Being a Stinker (And Other Lessons in Listening)

So…. I used to have a pretty awkward problem.

I was stinky.

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Seriously, I was incredibly flatulent. In a very gross way. It was often hilarious, but also highly inconvenient and all kinds of awful.

It really came to a head when I became a vegetarian about 10 years ago. It was so bad, I started taking digestive enzymes to help with it. I had started eating quite a bit more fiber and beans. Took my body awhile to get used to it, but it never really went away. Ask any of my ex’s or my old roommates, it was pretty excessive.

I didn’t think that it was indicative of some kind of issue though. I thought I was just a stinky gal and that was that. It wasn’t until my sister told me she was having issues with wheat/gluten that it even crossed my radar. I started paying attention to when I was stinky (which was most of the time,  making it hard to nail down), but eventually I noticed a correlation between eating things like pizza and pasta or drinking beer with being stinky later. I started trying to eat less bread and such for a while, but that was hard, especially as a vegetarian. I didn’t really change my diet at all. At least, not right away.

A year or two later  I noticed I was getting hives on the inside of my forearms. I thought it might be my laundry detergent, or bed bugs again (I had bed bugs once and had “hives” all over my body and spent a week trying to figure out what I was allergic to before waking up to one crawling on my face. Horrifying). Eventually, I started noticing  they would appear about 12 hours after I ate wheat. It took me awhile to notice/admit it to myself. It took even longer before I really made an effort to take it out of my diet.

I would eat gluten-free for a while and then I would cheat. It would go OK, so I would cheat a little more, and then more. All of a sudden, it would hit me and not only would I get stinky as all hell, and hivey (if that is a word) but other, less pleasant gastrointestinal symptoms popped up. I also became incredibly emotional. It was weird. I would get sad and mad and be basically kind of crazy for no apparent reason. I suspect my emotional instability has to do with the fact that it was making me sick in many ways and I just didn”t feel good. I get kind of crazy like this when I am coming down with the flu as well. I am not a good patient. I’m actually a huge baby when I’m sick. Good thing it’s not very often.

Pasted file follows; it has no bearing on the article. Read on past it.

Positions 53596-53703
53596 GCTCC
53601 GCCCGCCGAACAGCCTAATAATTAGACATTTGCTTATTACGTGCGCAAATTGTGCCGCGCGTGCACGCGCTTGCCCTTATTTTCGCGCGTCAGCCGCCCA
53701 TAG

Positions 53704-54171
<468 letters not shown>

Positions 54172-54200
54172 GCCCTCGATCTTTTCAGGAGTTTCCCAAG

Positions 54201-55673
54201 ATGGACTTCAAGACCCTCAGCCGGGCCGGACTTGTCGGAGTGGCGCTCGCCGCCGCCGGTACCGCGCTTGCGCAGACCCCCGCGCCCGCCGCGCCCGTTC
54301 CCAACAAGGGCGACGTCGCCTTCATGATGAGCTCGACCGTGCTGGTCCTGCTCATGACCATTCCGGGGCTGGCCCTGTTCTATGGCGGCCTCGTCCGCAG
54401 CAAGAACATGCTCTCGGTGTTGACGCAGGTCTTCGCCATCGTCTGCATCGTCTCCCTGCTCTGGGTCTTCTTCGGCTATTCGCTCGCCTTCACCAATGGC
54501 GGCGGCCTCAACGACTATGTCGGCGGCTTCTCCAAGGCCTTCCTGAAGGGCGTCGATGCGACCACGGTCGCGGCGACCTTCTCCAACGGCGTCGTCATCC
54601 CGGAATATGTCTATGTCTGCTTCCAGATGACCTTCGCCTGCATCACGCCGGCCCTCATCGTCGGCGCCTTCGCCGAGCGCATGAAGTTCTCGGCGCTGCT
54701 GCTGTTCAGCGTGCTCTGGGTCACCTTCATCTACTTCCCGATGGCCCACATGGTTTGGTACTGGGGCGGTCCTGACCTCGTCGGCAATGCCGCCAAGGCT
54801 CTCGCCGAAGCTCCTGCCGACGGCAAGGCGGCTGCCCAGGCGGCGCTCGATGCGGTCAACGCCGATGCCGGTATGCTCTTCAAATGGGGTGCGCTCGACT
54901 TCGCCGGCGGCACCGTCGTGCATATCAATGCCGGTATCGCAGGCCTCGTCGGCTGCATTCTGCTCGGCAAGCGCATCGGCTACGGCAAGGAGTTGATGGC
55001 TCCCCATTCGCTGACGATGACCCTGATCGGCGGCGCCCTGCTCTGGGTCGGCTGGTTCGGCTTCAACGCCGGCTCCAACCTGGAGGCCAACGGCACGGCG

Anyway, I went through this cycle of eating gluten-free, then falling off the wagon over and over again, many, many times. It was during this time I started eating meat again (I always said I would be vegetarian as long as I remained happy and healthy without meat, but it seemed overwhelming to be both meat and gluten-free).  Every time I fell off the wagon and landed on a gooey delicious pizza, I felt worse  and worse.  It’s really only this last year that I’ve been very careful with it, but I still occasionally ate free chocolate cake at work whenever it came available. I was just aware of the sacrifice I would be making (it always seemed worth it at the time).

I had food poisoning on Dec 21,2012. I performed at a super rad Christmas party, stayed for dinner and had to leave around 9 and barely made it home in time. I was 4 1/2 pounds lighter in the morning. I had eaten a questionable piece of fish (I had noted it as a likely food poisoning culprit when I swallowed the rancid bite).  The next few days I ate very sparingly, and was super careful of what I put into my body. I questioned how everything was going to make me feel before I ate it. Any time I tried something that I wasn’t really sure about, sure enough, it hurt my stomach. I started realizing that my body had the answers, and every time I tried to overrule with my brain, it ended badly, with pain.

I felt so good when I listened to what my body really wanted to eat that I decided to just keep going with it. I wanted to explore more deeply and uncover whatever other pieces of wisdom I might find within this bag of flesh. I also started spontaneously loving my body more. Feeling good begets feeling good I guess.

Somewhere along the way, I realized I hadn’t had a drink in a few weeks. Whenever anyone offered me one I declined, remembering the awful sour taste of the wine I had drunk on the 21st as it came back up. I started to relish in my new-found clarity, and realized that the relaxing effect of even a glass of wine made me far less in touch with my body as well as far less productive. I realized my body never really wanted the alcohol. Sure, I love the taste of wine. I have my first Sommelier certification and truly enjoy all the wine babble, but as good as a glass made me feel, it didn’t make me feel good for long. I get sleepy and apathetic after the glass wears off, and if I keep drinking that’s a whole ‘nother set of issues that come up right there.

So, when I realized I wanted to pursue this radical self love project where I listen to whatever my body says, I realized it means staying stone cold sober. For the first time in my life, the idea was thrilling. I’m excited to see how much more productive I will be. In case anyone was interested,  I also no longer stink it up on a regular basis (but being human, I still have the odd moment.)

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